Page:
When I was a child I loved the folk tale, 'Ali Baba and the forty thieves.' We used to have a cassette tape of fairy tales and folk tales. I remember listening to it on my Walkman as I picked up pony poo in the paddock. I also used to play it on this tape player we had that was the size of two bricks pushed together. I'd hide it under my pillow at night and fall asleep listening to the stories. It was quite uncomfortable but well worth the effort. I haven't read that story since I was a child but reflecting on this question I refreshed my memory and was amazed by how murderous the story was. You grow up and think that fairy tales are for children and to be left in childhood, but reading them again as adults, with a greater comprehension of the characters' motivations, you get so much more out of them.
4) What is your favourite fairy tale retelling by another author? Why is it a favourite?
Without a shadow of a doubt my favourite fairy tale retellings are by Roald Dahl. In particular I love 'Little Red Riding Hood and the Wolf.' It is remarkable that this book actually survived our childhood to remain intact today, we read it relentlessly and then (I'm sure) delighted our parents and their guests at the dinner table by reciting the rhymes.
The small girl smiles. One eyelid flickers.
She whips a pistol from her knickers.
She aims it at the creature's head
And bang bang bang, she shoots him dead.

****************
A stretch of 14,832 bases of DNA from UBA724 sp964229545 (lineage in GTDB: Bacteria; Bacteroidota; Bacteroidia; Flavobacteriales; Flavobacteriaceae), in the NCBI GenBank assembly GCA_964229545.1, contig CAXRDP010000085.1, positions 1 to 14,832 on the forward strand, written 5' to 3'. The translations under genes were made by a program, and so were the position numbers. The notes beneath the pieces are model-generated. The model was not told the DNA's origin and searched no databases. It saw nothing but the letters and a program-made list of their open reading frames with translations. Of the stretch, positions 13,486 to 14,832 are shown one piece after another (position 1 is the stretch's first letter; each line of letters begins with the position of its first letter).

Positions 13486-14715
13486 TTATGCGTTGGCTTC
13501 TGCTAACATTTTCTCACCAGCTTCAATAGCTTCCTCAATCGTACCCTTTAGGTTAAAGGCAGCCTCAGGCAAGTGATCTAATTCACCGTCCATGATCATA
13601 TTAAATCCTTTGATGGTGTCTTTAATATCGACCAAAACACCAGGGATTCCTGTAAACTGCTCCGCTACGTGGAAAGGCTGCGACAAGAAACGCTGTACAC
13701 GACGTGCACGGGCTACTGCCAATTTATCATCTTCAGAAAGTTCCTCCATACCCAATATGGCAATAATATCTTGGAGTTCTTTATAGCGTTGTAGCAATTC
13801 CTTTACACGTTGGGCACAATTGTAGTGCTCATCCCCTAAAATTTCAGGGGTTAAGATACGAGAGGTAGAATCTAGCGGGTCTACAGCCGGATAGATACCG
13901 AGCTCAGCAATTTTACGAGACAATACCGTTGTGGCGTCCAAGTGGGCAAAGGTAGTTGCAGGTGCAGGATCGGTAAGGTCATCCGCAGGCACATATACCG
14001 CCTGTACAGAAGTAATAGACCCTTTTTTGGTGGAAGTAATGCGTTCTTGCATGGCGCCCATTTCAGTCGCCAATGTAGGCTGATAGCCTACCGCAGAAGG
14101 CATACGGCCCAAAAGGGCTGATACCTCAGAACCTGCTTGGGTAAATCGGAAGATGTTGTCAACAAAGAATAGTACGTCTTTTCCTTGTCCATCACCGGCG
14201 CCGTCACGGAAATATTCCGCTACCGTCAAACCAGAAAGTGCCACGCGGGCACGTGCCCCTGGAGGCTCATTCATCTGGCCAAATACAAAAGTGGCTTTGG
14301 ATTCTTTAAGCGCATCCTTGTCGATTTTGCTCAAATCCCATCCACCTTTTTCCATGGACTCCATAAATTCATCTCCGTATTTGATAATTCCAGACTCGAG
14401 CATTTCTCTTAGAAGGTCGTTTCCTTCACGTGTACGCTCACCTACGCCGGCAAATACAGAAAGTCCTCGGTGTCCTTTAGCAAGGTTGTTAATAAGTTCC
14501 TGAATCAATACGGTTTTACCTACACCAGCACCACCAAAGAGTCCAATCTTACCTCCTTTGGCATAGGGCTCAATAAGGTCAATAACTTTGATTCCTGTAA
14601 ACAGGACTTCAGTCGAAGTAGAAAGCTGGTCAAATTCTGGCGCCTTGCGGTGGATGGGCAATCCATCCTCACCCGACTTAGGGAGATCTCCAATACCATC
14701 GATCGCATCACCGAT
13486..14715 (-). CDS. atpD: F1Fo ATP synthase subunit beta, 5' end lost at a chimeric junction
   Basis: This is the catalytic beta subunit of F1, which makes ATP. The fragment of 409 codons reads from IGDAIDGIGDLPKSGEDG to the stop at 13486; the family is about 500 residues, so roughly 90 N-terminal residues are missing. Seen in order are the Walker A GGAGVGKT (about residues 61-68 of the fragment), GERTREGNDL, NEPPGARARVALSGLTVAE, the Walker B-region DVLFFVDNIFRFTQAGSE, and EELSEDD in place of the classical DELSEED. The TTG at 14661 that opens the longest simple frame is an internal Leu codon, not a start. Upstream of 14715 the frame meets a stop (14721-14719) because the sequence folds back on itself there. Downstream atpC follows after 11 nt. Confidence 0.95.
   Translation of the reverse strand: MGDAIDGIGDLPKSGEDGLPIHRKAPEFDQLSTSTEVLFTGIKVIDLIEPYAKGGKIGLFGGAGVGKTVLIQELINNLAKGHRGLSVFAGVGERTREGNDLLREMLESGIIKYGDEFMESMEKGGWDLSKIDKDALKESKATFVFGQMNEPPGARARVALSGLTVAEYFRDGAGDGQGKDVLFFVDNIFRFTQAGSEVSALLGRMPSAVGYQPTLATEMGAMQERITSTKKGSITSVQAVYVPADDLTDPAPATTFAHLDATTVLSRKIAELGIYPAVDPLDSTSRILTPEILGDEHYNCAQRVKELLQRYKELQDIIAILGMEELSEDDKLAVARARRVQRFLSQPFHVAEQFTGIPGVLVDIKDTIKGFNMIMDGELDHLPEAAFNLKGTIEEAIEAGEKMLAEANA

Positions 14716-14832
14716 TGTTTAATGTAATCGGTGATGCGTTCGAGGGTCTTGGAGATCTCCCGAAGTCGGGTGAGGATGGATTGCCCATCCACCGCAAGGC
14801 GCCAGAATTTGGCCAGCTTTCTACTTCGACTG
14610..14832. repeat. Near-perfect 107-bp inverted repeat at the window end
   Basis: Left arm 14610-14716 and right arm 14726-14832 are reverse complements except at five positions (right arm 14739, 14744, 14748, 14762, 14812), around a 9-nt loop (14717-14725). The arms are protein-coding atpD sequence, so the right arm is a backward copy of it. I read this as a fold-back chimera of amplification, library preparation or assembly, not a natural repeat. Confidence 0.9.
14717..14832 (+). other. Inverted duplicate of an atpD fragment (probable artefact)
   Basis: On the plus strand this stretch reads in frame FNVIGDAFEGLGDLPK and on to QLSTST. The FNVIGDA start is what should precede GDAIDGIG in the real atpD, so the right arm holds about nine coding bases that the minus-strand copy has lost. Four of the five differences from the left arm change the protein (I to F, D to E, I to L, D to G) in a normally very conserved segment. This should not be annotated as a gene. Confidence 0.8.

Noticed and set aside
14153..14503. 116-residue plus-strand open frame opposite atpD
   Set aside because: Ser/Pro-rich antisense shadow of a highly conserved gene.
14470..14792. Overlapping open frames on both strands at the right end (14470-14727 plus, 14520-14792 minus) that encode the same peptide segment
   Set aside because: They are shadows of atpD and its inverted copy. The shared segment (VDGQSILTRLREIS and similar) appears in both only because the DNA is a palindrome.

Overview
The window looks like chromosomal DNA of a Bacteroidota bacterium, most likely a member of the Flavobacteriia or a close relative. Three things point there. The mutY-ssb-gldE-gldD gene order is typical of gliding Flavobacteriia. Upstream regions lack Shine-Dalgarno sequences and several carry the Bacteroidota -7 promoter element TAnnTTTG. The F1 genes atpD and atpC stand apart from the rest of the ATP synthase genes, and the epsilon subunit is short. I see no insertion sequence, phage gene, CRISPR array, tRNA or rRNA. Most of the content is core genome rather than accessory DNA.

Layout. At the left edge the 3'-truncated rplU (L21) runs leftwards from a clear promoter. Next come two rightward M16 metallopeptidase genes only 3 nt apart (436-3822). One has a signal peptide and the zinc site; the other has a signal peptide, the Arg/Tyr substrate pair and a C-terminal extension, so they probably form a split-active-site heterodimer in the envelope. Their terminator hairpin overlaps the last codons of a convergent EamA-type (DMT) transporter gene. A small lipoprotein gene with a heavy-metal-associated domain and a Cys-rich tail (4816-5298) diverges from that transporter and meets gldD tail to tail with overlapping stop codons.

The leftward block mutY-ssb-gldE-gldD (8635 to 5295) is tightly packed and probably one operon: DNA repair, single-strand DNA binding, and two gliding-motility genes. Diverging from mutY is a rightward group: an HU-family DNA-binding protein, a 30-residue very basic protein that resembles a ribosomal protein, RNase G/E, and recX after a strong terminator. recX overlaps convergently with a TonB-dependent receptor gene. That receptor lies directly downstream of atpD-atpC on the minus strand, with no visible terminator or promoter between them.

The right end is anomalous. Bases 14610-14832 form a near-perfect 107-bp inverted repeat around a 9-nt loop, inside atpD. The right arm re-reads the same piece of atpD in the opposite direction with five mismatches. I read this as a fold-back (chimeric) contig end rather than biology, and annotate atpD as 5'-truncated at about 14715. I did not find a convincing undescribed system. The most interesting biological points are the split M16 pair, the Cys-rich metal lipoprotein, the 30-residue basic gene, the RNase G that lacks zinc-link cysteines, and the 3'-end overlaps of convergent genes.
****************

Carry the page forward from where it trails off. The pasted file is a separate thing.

What is not to love about a young girl who is not to be trifled with? Roald Dahl never ever failed to deliver the glorious and the ghastly in big, heaped spoonfuls!
5) Can you tell us a little about your retold fairy tale?
Locked in a witch’s Remuera loft conversion, Snapunzel awaits her prince, though she has not been idle during her years of incarceration. When the two lovers find one another, they embark on a modern-day courtship.
A taste of Hannah's story...
Once upon a time, a young, married couple waited for their first child to be born. They lived next to a beautiful villa in Remuera, by a woman who always received ‘My Food Bag’ deliveries. The smell from Tuesday’s Spanish spiced chicken with black barley and asparagus salad wafted over into the couple's house, driving the pregnant wife wild with cravings.
“I have to have that bag,” said the woman to her husband, as she performed prenatal yoga in front of her YouTube video. “You don’t understand, I NEED that bag,” she insisted.
The husband snuck next door, but as he was stealing the Food Bag, his neighbour opened the door, and caught him red-handed.
Want to find out what happens next?
Read the full story in
Wish Upon a Southern Star
(release date 2 September 2017)
Pre-order an e-copy from Amazon
(or wait for the release date to order your paperback copy from Amazon)
Attend the launch
Saturday 2nd September, 2pm
at the South Library, Christchurch
For Christchurch residents and launch attendees,
preorder a paperback direct from the editor at email@example.com
My anthologies are available in paperback and hardback forms at Amazon.com. If you've read one of my stories, please leave me a rating and/or a review.
Smashwords is where you can find my free-to-read stories. For more details on my stories, see Shelley's Stories above.
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You can email me at shelley.chappell